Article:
PORTFOLIO POINT: Retail investors are being duped big-time with some of the latest hybrid issues. Regulatory action is needed to restore markets integrity.
With $8 billion of hybrid securities having been issued since January 1 on the Australian listed securities market, it could hardly be claimed that a warning this week regarding such issues by the Australian Securities and Investments Commission was prescient.
Certainly the warnings were relevant and useful for retail investors; but they are a little late!
As one financial paper reported this week:
“The Securities watchdog has stepped up warnings over hybrid-share issues, saying investors can sometimes be lured into ‘complex’ and ‘dangerous’ instruments by companies that are trusted household names ... consumers should consider whether hybrids are suitable for them and seek unbiased financial advice on the notes. The Commission also said companies needed to provide clearer disclosure about the risks behind products when marketing them to investors.”
Readers will note that my income portfolio contains a mixture of listed debt securities, perpetual hybrid securities and high-yielding equities. The portfolio is designed to spread risk, generate a high recurrent yield and potentially deliver some capital gain.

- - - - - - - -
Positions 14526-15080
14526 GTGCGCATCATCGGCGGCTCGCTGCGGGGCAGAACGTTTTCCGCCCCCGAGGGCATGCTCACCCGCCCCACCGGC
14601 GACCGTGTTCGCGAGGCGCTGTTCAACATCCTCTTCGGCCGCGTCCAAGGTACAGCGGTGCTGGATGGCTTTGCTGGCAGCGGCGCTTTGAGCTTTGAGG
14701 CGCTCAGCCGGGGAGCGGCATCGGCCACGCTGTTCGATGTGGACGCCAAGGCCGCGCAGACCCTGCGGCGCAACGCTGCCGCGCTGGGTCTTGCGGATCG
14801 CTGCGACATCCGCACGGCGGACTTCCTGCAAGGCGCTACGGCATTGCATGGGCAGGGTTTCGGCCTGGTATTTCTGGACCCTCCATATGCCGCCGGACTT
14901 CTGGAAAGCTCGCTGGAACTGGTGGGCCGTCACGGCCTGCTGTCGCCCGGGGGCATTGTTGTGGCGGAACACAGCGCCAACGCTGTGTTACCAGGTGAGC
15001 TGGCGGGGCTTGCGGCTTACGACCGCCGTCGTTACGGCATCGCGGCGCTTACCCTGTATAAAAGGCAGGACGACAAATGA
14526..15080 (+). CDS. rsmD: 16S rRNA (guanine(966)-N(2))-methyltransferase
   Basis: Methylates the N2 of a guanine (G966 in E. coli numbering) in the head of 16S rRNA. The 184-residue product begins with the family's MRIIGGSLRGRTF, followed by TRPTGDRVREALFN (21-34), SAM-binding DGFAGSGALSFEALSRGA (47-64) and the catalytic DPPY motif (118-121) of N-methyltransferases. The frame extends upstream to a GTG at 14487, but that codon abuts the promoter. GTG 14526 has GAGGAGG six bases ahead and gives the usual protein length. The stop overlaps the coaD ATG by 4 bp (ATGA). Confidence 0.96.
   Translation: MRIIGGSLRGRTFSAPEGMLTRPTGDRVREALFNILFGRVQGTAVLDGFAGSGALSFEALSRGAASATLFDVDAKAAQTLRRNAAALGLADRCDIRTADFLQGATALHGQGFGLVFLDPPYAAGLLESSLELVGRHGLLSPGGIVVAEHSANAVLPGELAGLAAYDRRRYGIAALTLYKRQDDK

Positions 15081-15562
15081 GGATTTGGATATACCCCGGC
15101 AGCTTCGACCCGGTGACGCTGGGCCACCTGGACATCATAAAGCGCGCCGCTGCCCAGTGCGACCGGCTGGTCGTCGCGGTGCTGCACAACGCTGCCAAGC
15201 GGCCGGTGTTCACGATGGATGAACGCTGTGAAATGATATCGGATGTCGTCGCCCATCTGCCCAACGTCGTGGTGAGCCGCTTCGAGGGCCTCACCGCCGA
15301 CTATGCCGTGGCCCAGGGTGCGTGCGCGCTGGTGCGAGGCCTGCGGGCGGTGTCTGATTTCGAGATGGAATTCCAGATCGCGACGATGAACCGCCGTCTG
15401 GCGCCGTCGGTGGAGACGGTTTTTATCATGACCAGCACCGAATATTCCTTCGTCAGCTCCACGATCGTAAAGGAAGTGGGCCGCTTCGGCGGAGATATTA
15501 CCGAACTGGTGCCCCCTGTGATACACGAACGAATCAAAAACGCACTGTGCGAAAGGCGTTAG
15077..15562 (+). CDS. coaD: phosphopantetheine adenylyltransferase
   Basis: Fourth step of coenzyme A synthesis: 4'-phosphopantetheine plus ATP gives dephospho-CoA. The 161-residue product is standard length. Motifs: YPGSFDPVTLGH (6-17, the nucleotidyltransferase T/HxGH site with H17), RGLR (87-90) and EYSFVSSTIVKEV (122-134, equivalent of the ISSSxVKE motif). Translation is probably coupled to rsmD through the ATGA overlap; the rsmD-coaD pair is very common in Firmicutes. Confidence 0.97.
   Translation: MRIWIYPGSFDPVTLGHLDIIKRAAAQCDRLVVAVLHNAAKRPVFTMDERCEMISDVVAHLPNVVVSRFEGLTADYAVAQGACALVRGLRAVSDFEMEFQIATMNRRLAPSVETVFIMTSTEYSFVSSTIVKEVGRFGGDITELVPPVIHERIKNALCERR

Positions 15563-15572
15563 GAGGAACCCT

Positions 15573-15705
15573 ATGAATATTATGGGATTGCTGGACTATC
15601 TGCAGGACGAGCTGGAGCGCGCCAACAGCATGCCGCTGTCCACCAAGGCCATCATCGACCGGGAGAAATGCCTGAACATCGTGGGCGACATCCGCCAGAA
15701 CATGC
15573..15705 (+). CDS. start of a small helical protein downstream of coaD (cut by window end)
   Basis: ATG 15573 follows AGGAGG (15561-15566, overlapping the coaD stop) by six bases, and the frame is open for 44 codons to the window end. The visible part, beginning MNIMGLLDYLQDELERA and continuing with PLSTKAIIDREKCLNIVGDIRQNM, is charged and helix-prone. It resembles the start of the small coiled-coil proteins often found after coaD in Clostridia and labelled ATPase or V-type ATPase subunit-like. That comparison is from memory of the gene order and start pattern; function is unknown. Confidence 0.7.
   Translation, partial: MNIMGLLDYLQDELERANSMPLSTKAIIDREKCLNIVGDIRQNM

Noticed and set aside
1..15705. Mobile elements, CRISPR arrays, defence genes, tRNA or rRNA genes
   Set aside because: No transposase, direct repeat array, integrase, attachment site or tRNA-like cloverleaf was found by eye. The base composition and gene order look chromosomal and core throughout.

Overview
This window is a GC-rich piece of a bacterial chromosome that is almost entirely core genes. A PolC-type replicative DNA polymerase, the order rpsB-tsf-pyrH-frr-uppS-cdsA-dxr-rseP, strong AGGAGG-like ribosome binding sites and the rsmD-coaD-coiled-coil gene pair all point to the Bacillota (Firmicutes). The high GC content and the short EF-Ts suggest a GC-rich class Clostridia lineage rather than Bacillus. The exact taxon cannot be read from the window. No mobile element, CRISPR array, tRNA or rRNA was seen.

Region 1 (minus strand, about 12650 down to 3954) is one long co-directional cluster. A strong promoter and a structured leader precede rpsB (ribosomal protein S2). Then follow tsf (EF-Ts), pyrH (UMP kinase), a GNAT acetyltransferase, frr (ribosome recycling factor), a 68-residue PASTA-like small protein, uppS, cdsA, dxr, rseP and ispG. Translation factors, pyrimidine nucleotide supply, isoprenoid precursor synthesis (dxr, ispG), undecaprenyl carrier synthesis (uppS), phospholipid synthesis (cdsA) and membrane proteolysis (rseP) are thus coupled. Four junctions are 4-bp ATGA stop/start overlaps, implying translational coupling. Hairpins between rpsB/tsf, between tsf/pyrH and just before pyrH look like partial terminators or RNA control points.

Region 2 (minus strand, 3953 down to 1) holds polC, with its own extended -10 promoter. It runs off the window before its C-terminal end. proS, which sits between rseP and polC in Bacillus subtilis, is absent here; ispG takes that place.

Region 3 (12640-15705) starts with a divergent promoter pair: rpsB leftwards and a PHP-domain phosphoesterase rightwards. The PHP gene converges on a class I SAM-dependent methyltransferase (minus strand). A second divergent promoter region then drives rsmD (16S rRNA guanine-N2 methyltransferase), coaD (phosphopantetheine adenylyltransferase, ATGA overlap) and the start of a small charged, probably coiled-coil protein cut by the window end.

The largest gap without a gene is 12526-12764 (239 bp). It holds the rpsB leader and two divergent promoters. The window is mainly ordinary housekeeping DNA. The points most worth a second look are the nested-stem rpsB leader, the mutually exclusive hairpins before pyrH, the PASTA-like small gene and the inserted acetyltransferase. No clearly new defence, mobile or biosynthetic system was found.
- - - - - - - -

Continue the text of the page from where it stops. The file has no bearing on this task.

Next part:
In creating this portfolio I have rarely been attracted to some of the recent long-dated hybrid/debt issues. I have, however, tended to like the recent listed debt securities issued by the large banks and Woolworths. Notably these large debt issues were priced by the institutional or wholesale market. They were priced by professional fund or debt managers, who have well established risk and structuring rules for such issues.
Large sums raised from and negotiated with large investors will generally ensure that the agreed terms are fair for retail investors. Indeed the investment banks who sit between the issuer and the institution will need to ensure that both parties are treated fairly, for they risk affecting relationships and long-term revenue if they don’t.
However, when an issuing company structures an issue squarely designed to attract retail investors and enlists highly commissioned sales agents to distribute them – the that is a recipe for problems! Then with an investment bank or advisor solely employed by the issuer to get the best possible terms from retail investors, there is no appropriate checking or balancing process.